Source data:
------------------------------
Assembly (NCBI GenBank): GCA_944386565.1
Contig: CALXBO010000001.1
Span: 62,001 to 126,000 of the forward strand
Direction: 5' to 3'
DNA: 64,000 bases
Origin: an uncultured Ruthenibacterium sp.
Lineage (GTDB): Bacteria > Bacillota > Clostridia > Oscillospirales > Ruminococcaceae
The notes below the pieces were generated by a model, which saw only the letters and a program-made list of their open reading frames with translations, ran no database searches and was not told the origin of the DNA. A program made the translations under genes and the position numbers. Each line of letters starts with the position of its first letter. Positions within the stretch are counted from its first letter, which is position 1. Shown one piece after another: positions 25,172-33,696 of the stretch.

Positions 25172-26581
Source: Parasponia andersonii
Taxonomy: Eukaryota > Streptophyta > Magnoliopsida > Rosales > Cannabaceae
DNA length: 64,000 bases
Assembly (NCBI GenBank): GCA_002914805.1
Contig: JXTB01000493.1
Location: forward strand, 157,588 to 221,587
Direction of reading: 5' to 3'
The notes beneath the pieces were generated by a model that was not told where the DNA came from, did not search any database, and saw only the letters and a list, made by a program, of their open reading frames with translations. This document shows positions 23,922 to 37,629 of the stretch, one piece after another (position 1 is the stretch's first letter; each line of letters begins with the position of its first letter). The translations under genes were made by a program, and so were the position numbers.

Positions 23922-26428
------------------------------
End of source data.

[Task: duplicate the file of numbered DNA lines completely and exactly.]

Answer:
Assembly (NCBI GenBank): GCA_944386565.1
Contig: CALXBO010000001.1
Span: 62,001 to 126,000 of the forward strand
Direction: 5' to 3'
DNA: 64,000 bases
Origin: an uncultured Ruthenibacterium sp.
Lineage (GTDB): Bacteria > Bacillota > Clostridia > Oscillospirales > Ruminococcaceae
The notes below the pieces were generated by a model, which saw only the letters and a program-made list of their open reading frames with translations, ran no database searches and was not told the origin of the DNA. A program made the translations under genes and the position numbers. Each line of letters starts with the position of its first letter. Positions within the stretch are counted from its first letter, which is position 1. Shown one piece after another: positions 25,172-33,696 of the stretch.

Positions 25172-26581
Source: Parasponia andersonii
Taxonomy: Eukaryota > Streptophyta > Magnoliopsida > Rosales > Cannabaceae
DNA length: 64,000 bases
Assembly (NCBI GenBank): GCA_002914805.1
Contig: JXTB01000493.1
Location: forward strand, 157,588 to 221,587
Direction of reading: 5' to 3'
The notes beneath the pieces were generated by a model that was not told where the DNA came from, did not search any database, and saw only the letters and a list, made by a program, of their open reading frames with translations. This document shows positions 23,922 to 37,629 of the stretch, one piece after another (position 1 is the stretch's first letter; each line of letters begins with the position of its first letter). The translations under genes were made by a program, and so were the position numbers.

Positions 23922-26428